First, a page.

A quick post today to get the word out about a free online parenting summit, featuring video interviews with 21 parenting writers and educators – including me! I recorded my interview with Jeanne-Marie Paynel of Voila Montessori this morning, and I enjoyed chatting with her about the challenge of sorting through overwhelming parenting information, as well as what science tells us about how newborn babies sense the world and how we can best care for them. Other speakers in the summit will discuss child behavior, development, mindful parenting, nutrition, and sleep. The summit includes a closed Facebook group for discussion about the interviews. It starts on December 1, and my interview is scheduled to be the first released. If you sign up, you’ll have access to a new interview each day of the summit. You can join the Be the Best Parent You Can Be summit HERE. I hope to see you there!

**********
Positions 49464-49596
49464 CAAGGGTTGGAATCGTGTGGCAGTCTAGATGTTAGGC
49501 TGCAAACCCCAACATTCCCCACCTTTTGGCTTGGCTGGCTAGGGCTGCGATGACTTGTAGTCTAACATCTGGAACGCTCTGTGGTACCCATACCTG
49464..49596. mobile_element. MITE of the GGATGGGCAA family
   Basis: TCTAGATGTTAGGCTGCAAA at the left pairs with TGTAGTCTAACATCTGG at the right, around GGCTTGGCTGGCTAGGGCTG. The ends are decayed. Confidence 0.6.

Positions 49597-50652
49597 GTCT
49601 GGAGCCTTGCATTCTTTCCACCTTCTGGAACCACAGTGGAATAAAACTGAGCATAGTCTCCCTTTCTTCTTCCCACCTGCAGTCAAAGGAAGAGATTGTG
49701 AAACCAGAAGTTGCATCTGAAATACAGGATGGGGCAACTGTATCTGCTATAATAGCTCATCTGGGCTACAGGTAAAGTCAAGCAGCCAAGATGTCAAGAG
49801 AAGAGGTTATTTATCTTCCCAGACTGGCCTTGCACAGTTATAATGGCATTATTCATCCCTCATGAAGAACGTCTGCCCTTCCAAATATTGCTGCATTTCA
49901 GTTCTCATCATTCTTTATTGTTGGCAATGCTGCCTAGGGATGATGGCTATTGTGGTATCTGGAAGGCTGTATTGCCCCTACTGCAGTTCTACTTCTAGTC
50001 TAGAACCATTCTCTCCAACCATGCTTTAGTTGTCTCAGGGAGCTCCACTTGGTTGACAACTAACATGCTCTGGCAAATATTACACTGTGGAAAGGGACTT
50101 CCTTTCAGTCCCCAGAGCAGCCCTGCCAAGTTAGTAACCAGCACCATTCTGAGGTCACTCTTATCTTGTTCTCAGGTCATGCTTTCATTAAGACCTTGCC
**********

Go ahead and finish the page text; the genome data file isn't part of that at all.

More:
More science, coming soon!
The newborn vitamin K shot prevents rare but potentially devastating vitamin K deficiency bleeding (VKDB). If you're concerned about the ingredients in the shot, I've investigated the science behind each one so that you can understand why it's included in the shot and why it's safe for your baby.
Health organizations recommend roomsharing without bedsharing as the safest place for babies to sleep. Some parents love roomsharing, but others find it too disruptive to sleep next to a noisy baby. In this post, I look at the science to see how roomsharing affects sleep - both yours and the baby's - and how roomsharing protects infants from SIDS.
I realized, late in the day, that today is Pregnancy and Infant Loss Remembrance Day. I want to send a big virtual hug to all of the families that are hurting, today and every day, because of babies lost to miscarriage, stillbirth, or infant loss. It brings back memories for me of our first miscarriage, a pregnancy conceived in this month in 2012. This is the first October since then that I’ve held my baby boy. Every day, I feel grateful for him and how he has made our family feel whole. Most days, though, I still think about those lost pregnancies, and I feel so much empathy for families who are suffering and waiting for a baby. It’s really, really hard.